“We did our best to make the metal panels on the garage blend in with the metal panels on the building and make it look cohesive and like it's just another structure,” Crum said.
“I've had a lot of people call me and ask, ‘How did you guys do this?’ The most critical piece, the hardest piece, and probably one of the most annoying pieces is the pre-planning phase,” Rosenberg said. “You get out what you put in. And the reason why we were able to stay ahead of schedule and under budget is because we put an extraordinary amount of time into the pre planning phase, which meant there wasn't a hell of a lot that we had to change during construction that would bring things to a screeching halt.”
MSKTD was challenged early on by Forté and Franciscan Health to design a building that is both comprehensive and unintimidating.
“One of the showcase areas of the place is the Forté rehab space,” Crum said.
Injured athletes go through a progression of care starting with an acute injury rehab phase. When athletes are over their acute injury, they begin a strength and conditioning phase to regain the strength they lost before entering the final “return-to-play” phase.
Forté’s spacious new physical therapy center features 16 beds with highly customizable equipment tailored to Forté staff’s preferences. Right outside the rehab space, an outdoor turf playing field gives athletes the rare opportunity to rehab injuries on the exact surfaces on which they compete.
“If they're a pitcher, you need to put them on a mound. So, we have an artificial mound there. We have a batting cage there. We have lacrosse cages and soccer goals. We have a full 40-yard dash,” Rosenberg said.
Rosenberg said the “return-to-play” phase of injury rehab is 80 percent psychological and 20 percent physical.
“For a lot of athletes, you need to take them through functional progressions in their sport,” Rosenberg said. “They need to know when they go out on the field that they can cut, start, stop, turn, twist, move, kick, throw, whatever. We take them through that functional progression of 25 percent, 50 percent, to 100 percent of what they would be doing. So psychologically, they know ‘My body's back, I can do this.’”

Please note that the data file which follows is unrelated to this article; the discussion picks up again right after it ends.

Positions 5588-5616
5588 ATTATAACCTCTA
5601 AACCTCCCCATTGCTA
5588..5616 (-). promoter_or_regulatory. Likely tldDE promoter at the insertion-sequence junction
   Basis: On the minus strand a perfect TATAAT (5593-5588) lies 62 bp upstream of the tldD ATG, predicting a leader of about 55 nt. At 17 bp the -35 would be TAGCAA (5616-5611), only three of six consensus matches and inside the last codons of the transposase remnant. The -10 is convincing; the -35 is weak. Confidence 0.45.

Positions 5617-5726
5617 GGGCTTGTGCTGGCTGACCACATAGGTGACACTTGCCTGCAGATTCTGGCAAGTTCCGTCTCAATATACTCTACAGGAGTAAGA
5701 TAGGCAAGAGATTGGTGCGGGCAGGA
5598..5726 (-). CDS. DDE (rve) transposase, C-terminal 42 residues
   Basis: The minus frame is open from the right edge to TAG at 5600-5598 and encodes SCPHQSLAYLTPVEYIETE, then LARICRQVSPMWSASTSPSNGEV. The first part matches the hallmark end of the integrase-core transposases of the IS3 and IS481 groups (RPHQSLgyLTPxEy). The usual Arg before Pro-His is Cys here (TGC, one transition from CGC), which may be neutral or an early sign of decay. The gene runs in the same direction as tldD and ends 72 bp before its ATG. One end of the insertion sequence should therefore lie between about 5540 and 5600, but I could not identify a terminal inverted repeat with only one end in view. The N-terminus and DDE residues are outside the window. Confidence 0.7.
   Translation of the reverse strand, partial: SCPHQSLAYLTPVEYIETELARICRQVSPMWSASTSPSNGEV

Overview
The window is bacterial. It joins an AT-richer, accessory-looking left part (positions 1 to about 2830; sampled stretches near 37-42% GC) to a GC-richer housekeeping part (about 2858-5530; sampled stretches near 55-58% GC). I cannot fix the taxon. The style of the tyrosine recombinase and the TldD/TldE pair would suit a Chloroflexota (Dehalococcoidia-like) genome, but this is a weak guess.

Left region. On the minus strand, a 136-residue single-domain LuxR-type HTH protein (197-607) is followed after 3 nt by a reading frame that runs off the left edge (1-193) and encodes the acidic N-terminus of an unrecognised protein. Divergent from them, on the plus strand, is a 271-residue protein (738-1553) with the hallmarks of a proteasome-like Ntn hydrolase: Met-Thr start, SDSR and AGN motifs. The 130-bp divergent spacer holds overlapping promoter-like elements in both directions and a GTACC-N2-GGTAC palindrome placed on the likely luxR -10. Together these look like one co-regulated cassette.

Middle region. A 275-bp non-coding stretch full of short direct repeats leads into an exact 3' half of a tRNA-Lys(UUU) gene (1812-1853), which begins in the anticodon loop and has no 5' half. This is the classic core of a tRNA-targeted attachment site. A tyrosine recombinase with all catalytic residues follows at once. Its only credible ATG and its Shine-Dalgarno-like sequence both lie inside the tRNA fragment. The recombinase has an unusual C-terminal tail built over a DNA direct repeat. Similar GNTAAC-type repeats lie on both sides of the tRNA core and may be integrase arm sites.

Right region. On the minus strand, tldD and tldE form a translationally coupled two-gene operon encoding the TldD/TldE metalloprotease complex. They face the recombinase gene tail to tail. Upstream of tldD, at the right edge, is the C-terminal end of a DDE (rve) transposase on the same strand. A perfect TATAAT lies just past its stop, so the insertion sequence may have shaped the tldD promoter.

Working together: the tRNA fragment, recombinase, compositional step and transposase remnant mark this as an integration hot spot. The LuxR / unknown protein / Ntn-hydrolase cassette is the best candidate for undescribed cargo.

On the hospital side, MSKTD worked with Franciscan Health to design spaces that benefit both hospital staff and patients.
“One that really jumps out to me is the inpatient rooms,” Pierce said. “Historically, we’ve always put the bathroom in the far recesses of the room which kind of shrinks that exterior view of the windows. Here, we've pulled that bathroom in so it's on the hallway side, allowing the windows in the patient's room to be two or three times the size of what we would normally use.”
Pierce noted that the amount of natural light entering this building is unusual to see in a hospital setting.
“In what we call clinically ‘the racetrack’ – or the sterile core that goes around the operating rooms, natural light comes in,” Pierce said. “Typically, operating rooms are in the interior part of the hospital. When OR staff shows up at work in the morning, they may see light when they leave, or this time of year, it may be dark when they leave. The fact that there's natural light for those staff in their work environment is unique. I think I've only seen that in one other location. And it’s an incredible benefit to those staff to be able to get a little glimpse of sunshine throughout the day.”
MSKTD incorporated biophilic design elements into the building to make the patient experience as pleasant as possible. A customized pattern designed to mimic a microscopic view of a human bone is employed in different forms throughout the facility on wallpapers, light fixtures, and room dividers to add flexibility to collaboration spaces and connect back to the building’s purpose.
“When I walk into our new facility, I just smile. There's an incredible sense of pride for what we accomplished,” Rosenberg said. “In four years, we built one of the most outstanding orthopedic facilities you'll ever find in the United States. We did it way ahead of schedule, under budget, and during a time when the world was in absolute panic. We had exceptional coordination between executive leadership, construction management, and architectural design and development. Frankly, it could not have gone better at probably one of the worst times in the history of our lives.”
- MSKTD & Associates – Architect
- Tonn and Blank Construction – Construction Manager
- IMEG – MEP Engineer
- CE Solutions – Structural Engineer
- Four Point Design Partners and MSKTD – Interior Design
- Cripe – Medical Equipment Planning, Civil Engineer
- Reitano Design Group – Food Service Design
- Context – Landscape Design
- WGI – Parking Design